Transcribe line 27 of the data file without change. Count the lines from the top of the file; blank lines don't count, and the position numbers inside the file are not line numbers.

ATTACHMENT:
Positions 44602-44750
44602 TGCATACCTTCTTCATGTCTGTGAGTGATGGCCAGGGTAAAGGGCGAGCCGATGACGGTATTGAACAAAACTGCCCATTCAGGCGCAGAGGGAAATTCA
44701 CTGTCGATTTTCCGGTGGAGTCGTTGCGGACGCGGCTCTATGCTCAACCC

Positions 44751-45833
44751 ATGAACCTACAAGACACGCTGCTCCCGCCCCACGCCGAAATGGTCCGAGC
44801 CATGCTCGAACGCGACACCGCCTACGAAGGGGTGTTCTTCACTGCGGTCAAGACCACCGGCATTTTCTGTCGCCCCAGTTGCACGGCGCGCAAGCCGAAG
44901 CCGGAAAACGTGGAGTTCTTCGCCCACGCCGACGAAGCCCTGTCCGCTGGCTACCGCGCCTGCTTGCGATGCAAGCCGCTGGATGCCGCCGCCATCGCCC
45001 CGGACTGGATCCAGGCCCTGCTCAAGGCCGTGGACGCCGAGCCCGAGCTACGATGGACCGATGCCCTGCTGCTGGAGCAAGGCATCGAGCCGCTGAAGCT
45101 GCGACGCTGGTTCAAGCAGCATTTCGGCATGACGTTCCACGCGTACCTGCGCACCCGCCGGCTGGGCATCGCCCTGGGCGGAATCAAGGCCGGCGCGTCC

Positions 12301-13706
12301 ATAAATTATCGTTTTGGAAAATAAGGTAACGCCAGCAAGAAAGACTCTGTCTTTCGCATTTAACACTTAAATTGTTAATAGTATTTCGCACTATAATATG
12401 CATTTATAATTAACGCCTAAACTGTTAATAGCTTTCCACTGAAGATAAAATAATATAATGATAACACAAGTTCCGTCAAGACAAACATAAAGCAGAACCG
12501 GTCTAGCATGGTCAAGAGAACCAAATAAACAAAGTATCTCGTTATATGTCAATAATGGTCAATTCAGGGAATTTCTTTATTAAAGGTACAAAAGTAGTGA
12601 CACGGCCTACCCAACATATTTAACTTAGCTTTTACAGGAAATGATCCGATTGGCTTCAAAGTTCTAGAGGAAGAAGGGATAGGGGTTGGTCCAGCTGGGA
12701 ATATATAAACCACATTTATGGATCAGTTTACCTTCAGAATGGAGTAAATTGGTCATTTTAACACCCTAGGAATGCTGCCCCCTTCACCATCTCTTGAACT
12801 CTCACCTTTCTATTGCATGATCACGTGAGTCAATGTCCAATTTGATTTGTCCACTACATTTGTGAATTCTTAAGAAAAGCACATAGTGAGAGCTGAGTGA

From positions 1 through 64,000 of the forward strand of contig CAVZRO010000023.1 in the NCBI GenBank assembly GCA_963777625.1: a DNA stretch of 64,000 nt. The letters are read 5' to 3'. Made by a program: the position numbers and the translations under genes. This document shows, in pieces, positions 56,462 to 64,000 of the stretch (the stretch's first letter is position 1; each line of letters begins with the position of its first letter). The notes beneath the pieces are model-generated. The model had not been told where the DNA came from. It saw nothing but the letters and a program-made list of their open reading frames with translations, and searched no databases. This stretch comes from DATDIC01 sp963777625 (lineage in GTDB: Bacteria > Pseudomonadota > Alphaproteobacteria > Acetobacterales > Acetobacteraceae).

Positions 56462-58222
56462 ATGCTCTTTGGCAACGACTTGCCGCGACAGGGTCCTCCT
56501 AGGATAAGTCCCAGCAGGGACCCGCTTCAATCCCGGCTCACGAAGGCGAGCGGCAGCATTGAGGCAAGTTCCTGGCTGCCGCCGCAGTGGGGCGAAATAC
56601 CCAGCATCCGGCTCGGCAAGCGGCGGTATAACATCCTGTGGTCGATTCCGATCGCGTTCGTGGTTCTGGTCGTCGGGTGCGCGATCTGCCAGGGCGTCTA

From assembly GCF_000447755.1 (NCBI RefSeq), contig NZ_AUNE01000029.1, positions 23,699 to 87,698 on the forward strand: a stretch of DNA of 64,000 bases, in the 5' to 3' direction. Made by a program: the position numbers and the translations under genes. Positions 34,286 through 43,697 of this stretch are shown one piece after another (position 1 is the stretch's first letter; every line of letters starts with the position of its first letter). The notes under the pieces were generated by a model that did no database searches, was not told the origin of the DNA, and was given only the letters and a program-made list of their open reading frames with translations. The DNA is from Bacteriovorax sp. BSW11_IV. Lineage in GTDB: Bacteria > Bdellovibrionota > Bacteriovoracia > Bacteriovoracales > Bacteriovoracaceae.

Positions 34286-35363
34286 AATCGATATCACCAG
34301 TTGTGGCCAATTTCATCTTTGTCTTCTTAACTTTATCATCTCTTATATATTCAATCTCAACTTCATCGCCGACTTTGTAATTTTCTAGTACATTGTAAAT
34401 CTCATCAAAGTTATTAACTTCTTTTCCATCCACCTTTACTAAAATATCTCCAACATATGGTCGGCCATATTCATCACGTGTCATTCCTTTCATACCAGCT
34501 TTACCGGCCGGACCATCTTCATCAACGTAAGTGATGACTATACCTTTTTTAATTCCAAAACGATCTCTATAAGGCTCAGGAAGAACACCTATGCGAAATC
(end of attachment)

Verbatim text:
34501 TTACCGGCCGGACCATCTTCATCAACGTAAGTGATGACTATACCTTTTTTAATTCCAAAACGATCTCTATAAGGCTCAGGAAGAACACCTATGCGAAATC